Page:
Here in the Finger Lakes of New York, Zone 5a, we’re filling our greenhouse with the seeds of crops best sown 6 to 8 weeks before last frost. Exploring last frost dates is a blog coming soon! In the meantime, we aim for Memorial Day as our frost-free date.
What are we sowing this week?
Here is the laundry list, with notes:
Though onions & shallots (like Cuisse du Poulet below) were ideally started 4 to 6 weeks ago, there is no time like the present and last call! Other alliums like Leeks and scallions are not day-length sensitive, so sow them anytime now through mid-July. We’ll be planting them out early/mid-May.
Now is the perfect time to start peppers, eggplant and tomatoes (like Brandywise below).Other varieties in the solanid family to start indoors include ground cherries and tomatillos, but hold off on them til mid-April: they are a lot more vigorous and will easily become stressed started this early. We’ll keep them in the greenhouse until we harden them off & plant them out after Memorial Day.
Perennials often take longer to germinate and are less vigorous as seedlings compared to annuals. Mid-April is advisable for some of them, especially lavender (which can take up to 3 weeks to germinate if you don’t have a heat mat). Other key perennials to start now include oregano, thyme, rudbeckias (like Prairie Sun below) and natives like milkweed. If you haven’t sown them yet, no worries, you’ve still got a week or so. But no time like the present. We’ll keep them toasty in the greenhouse until the soil and night temps are deliciously warm, after Memorial Day.
Now is the ideal time to start many varieties in the Brassica family, especially broccoli and kohlrabi. If it’s a cool spring (like it is this season), transplanting other brassicas that are sometimes direct sown at this time will be your best approach to enjoying them sooner. Arugula, kale, pac choi and rapini/broccoli raab were all sown in our greenhouse this week as a result. These we’ll harden off in early May, since they thrive growing and resist bolting with a bit of a chill.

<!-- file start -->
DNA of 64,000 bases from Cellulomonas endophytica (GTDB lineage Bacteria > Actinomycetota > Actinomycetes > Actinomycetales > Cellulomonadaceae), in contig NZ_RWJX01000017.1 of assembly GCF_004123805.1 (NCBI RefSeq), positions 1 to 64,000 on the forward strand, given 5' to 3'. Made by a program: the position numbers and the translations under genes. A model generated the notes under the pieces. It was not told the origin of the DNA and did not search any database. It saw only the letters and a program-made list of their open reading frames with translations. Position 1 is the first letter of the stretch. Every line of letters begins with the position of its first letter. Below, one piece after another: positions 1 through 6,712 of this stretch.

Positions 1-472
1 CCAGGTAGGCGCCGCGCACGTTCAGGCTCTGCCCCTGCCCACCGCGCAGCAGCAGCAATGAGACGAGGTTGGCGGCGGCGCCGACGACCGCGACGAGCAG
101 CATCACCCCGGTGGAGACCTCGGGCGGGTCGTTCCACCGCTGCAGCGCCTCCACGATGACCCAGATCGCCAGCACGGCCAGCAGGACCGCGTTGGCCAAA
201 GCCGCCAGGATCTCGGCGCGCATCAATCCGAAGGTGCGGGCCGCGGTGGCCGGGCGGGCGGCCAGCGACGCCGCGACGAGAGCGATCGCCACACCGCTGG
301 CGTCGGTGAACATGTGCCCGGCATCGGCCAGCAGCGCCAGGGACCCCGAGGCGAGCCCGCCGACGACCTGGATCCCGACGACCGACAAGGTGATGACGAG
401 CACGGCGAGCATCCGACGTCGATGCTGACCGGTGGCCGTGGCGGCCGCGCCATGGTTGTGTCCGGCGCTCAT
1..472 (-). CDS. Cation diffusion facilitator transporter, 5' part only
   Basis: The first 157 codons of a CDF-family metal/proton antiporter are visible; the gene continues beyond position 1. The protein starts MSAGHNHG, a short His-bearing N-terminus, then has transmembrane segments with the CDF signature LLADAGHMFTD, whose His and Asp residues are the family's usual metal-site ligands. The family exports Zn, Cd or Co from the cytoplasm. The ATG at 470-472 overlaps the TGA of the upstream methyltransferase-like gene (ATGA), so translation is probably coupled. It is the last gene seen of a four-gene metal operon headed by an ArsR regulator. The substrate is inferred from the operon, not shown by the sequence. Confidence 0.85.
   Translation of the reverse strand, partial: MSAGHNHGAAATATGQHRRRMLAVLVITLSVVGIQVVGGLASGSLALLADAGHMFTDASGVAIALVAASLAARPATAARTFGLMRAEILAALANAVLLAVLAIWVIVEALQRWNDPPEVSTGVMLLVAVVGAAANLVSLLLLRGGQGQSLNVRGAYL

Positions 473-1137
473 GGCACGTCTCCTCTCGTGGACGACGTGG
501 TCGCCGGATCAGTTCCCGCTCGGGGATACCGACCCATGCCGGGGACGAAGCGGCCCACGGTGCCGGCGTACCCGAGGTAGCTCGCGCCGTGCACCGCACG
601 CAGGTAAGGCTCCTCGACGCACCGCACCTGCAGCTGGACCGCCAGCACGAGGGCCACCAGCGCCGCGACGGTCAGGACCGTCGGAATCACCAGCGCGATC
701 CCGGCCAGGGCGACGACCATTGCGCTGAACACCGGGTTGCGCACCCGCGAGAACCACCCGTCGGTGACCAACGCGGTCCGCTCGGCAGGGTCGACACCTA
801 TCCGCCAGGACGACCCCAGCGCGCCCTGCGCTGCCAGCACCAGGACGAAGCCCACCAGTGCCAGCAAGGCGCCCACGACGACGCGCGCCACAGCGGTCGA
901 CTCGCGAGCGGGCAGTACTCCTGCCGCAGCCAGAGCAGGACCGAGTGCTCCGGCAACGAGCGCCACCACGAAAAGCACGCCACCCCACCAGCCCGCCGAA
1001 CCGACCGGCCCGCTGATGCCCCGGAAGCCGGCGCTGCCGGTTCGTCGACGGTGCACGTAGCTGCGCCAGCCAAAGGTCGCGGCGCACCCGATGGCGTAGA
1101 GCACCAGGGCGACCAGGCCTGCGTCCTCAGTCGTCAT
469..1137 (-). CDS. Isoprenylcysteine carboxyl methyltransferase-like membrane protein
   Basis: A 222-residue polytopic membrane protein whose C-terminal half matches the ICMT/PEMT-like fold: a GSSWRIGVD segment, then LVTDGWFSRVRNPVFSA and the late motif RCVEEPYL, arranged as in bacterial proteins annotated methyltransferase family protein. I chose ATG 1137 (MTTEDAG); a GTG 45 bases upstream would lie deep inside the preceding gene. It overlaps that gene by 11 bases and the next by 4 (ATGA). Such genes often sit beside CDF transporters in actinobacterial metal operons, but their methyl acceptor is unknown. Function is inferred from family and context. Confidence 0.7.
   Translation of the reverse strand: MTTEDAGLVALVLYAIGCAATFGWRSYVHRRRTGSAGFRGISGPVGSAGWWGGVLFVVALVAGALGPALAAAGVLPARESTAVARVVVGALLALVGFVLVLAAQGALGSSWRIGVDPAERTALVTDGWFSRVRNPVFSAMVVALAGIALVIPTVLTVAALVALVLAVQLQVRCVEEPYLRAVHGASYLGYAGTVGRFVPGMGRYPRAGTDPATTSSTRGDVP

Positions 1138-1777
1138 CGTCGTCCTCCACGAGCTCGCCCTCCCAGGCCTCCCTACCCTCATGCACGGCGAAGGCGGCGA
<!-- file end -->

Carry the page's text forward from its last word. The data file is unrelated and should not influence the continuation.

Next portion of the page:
Hooray! The season of fresh greens is freshly upon us! It’s time to sow your first (second if you’re ambitious) succession of chard and cool-season lettuce (like Winter Density or Flashy Trout Back), not to mention the brassica greens above. Just like brassicas, these are often direct sown in early/mid-April, but this season the ground is still frozen. So! We’re starting them in the greenhouse to get a jump on the season. Same as our brassicas, we’ll harden them off in early May, since they thrive growing and resist bolting with a bit of a chill.
Sweet pea, poppy and calendula (like Zeolights below) each love to establish in the cool, wet soils of mid/late spring. Sow them now, in early April, and plan on hardening them off in the first week or two of May. The rest of your flowers, hold off toward the end of April to start them. I know it’s a bit counterintuitive but younger, unstressed seedlings will offer you more beauty and abundance than older, stressed seedlings. Good things come to those who wait
There you have it, Friends!
I’m off to our cozy greenhouse to sow seeds, even as there is a bona fide blizzard coming down around us. Such is the faith of a gardener, especially in the Northeast.
Glad I’m not alone, thanks for joining me
Sow Seeds & Sing Songs,
& the whole Fruition crew